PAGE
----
Kaitlyn Gilland, PhD
Age is a major risk factor for NASH development
Age is a major risk factor in the development of NASH (American Liver Foundation, 2017). Furthermore, the number of aged individuals is expected to grow to over 1.5 billion people by 2050 (Department of Economic and Social Affairs Population Division, 2019), and subsequently, the number of NASH cases is also expected to significantly rise. Aging also promotes other risk factors associated with NASH such as inflammation, diabetes, and obesity. Furthermore, aged individuals have had more time to experience the cumulative effects of lifestyle that could increase the susceptibility and incidence of obesity, insulin resistance, and cellular senescence. All these factors can lead to liver damage and promote the development of NASH; aged individuals are less able to regenerate healthy tissue when such damage occurs.
Aged C57BL/6J mice display many of these characteristics. Aged C57BL/6J mice are more likely to become obese and when fed a high-fat diet, become pre-diabetic. In addition, aged C57BL/6J mice, like humans, experience a decline in naïve T cell populations and are not able to respond as efficiently to new immune challenges. This demonstrates that aged C57BL/6J mice have an optimal environment for the development of NASH as compared to current NASH models, which involve younger mice.
Women with NASH experience liver fibrosis
One of the major downsides to previous NASH mouse models is that they do not resemble disease epidemiology. Typically, NASH studies have been performed in young male mice, as the female mice fed an mAMLN (“mAMLN”, modified Amylin diet; 40 kcal% fat with 18 kcal% palm oil, 20% fructose, 2% cholesterol; Research Diets, Inc. D09100310i) diet do not develop a phenotype. However, in humans, while men have a greater overall incidence of non-alcoholic fatty liver disease, it is women over age 50 that are at the highest risk of developing severe fibrosis. Focusing only on a single sex in a study limits the impact because the research findings are only relevant to half of the population. To ensure that both sexes are used, the National Institutes of Health (NIH) has required researchers to include both sexes in research designs. A NASH model where female mice develop a phenotype is critical to understand and develop an effective treatment.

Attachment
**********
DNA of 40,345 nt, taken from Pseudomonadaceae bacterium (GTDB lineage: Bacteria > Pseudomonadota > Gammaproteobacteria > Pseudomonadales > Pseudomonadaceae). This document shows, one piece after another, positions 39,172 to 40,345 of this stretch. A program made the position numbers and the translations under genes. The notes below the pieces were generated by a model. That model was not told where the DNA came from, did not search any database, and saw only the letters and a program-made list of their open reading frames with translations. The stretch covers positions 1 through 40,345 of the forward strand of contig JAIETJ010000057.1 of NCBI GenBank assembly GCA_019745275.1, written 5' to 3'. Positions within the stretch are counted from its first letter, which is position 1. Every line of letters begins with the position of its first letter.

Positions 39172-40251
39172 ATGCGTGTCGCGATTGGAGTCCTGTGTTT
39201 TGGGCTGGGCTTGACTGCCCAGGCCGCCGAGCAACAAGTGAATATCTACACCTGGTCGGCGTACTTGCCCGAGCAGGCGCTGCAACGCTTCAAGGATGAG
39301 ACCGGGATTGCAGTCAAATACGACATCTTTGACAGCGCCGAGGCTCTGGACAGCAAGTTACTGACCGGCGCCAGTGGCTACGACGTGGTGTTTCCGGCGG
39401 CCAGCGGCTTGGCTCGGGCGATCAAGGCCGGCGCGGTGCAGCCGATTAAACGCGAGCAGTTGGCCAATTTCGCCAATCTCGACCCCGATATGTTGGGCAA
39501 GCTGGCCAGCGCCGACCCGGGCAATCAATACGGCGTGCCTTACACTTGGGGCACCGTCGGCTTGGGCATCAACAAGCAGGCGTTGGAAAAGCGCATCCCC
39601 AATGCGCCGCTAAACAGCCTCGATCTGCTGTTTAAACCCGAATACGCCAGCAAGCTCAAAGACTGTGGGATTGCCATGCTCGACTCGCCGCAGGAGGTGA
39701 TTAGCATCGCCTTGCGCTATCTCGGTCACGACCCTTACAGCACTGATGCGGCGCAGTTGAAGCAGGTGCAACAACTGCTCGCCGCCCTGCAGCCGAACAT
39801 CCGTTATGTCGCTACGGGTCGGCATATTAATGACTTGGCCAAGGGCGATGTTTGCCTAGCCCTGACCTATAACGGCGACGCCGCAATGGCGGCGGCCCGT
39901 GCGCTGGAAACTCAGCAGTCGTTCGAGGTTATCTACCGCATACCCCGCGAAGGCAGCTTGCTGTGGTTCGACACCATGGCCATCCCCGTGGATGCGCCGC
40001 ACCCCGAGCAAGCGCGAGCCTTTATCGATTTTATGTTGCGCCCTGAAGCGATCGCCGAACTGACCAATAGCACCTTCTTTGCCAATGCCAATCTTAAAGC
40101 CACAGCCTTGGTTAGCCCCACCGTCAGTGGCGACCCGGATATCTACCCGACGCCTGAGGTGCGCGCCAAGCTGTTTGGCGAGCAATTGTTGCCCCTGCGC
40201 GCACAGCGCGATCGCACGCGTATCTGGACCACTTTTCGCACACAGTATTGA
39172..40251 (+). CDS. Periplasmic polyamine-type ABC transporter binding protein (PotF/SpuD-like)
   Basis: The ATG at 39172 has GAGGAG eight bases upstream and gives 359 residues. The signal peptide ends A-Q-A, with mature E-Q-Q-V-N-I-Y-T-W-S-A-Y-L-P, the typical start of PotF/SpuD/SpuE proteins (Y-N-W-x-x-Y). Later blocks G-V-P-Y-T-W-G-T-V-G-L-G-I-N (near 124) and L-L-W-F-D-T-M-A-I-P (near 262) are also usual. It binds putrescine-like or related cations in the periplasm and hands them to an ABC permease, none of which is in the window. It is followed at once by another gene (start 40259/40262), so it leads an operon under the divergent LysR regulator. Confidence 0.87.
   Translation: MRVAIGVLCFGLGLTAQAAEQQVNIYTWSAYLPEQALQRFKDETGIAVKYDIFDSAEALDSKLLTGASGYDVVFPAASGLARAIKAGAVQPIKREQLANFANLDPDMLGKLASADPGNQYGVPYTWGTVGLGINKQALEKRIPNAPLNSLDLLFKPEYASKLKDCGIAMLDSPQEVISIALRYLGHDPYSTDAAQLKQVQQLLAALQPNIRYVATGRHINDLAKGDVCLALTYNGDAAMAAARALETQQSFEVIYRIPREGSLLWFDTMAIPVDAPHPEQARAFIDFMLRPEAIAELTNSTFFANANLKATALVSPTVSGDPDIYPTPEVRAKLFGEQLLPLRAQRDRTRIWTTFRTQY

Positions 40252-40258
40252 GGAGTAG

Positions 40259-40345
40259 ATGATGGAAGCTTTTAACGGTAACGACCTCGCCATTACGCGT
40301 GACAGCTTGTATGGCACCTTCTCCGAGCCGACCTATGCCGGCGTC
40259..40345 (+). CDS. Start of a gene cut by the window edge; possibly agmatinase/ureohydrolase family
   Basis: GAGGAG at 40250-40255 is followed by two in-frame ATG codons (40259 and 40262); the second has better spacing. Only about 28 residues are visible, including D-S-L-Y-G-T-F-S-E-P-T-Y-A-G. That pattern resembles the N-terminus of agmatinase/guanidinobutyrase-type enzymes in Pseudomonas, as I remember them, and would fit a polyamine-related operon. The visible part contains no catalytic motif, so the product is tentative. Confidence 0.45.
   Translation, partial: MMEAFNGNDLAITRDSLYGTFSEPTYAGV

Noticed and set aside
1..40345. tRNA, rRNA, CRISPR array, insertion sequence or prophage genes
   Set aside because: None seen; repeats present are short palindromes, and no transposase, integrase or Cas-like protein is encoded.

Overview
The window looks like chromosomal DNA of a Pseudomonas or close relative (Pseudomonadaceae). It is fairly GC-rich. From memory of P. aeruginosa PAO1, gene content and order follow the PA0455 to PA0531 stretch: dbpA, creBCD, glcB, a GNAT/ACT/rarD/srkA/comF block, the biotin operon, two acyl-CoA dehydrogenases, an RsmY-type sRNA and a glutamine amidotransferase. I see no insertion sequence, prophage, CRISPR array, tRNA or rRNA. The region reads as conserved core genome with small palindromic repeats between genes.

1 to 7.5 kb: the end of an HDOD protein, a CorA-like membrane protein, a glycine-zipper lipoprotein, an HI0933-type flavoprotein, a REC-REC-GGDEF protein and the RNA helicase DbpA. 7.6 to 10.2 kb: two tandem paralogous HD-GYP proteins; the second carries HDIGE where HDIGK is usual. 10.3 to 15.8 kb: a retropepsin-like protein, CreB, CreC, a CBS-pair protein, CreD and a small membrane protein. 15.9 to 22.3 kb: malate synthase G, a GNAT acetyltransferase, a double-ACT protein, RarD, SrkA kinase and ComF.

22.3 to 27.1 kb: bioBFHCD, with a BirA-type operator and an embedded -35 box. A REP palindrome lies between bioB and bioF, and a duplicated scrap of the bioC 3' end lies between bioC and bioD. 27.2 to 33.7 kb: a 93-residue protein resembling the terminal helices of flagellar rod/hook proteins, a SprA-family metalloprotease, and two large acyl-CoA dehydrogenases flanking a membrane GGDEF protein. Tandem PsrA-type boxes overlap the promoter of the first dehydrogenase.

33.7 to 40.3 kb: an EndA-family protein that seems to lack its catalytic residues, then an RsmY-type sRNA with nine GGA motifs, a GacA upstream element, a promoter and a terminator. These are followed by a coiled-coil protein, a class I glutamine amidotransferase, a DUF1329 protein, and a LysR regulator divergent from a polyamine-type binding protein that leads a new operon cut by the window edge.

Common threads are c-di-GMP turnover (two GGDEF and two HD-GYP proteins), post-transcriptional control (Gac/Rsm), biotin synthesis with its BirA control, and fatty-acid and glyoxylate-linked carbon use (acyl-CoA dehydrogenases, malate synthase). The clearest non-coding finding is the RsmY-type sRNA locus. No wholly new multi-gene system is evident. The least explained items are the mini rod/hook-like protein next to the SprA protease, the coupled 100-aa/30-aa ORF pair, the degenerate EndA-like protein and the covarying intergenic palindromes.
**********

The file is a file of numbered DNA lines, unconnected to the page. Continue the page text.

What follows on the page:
Aged models develop characteristics of the human NASH faster and more robustly than young models
Aged male and female mice show similar increases in alanine aminotransferase (ALT) and aspartate aminotransferase (AST) after as little as four weeks after consuming an mAMLN diet (See Figure 1). After twenty weeks on diet, aged C57BL/6J mice show increases in steatosis, inflammation, and fibrosis compared to young mice on mAMLN diet for twenty, thirty, or forty weeks.
Expedite therapeutic development milestones for NASH using aged C57BL/6J mice from JAX.
When 56-week-old C57BL/6J mice are fed mAMLN diet starting at a life stage that approximates a person in their 40s, male and female mice develop more severe hallmarks of NASH, and in less time, compared to male mice fed the diet starting at 6 weeks of age. The following phenotypes have a significantly earlier onset in aged mice compared to young ones:
- Liver damage markers: ALT and AST
- Increased cholesterol
- Increased inflammation
- Hepatocyte degeneration
Large cohorts of aged C57BL/6J male and female mice are readily available between 25 - 90 weeks of age. Purchasing aged mice saves you time and resources by allowing JAX to age the mice in our facility. We also induce NASH in aged C57BL/6J male and female mice, by placing them on an mAMLN diet on-demand.
To learn more, check out the NASH model page: https://www.jax.org/jax-mice-and-services/solutions-by-therapeutic-area/metabolic-diseases/nash
TechSpec Sheet: Aged NASH models
TechSpec Sheet: MSNASH
JAXLive! Key Considerations for NASH Models
On-demand webinar: Choosing the Best Mouse Models for Your NASH Research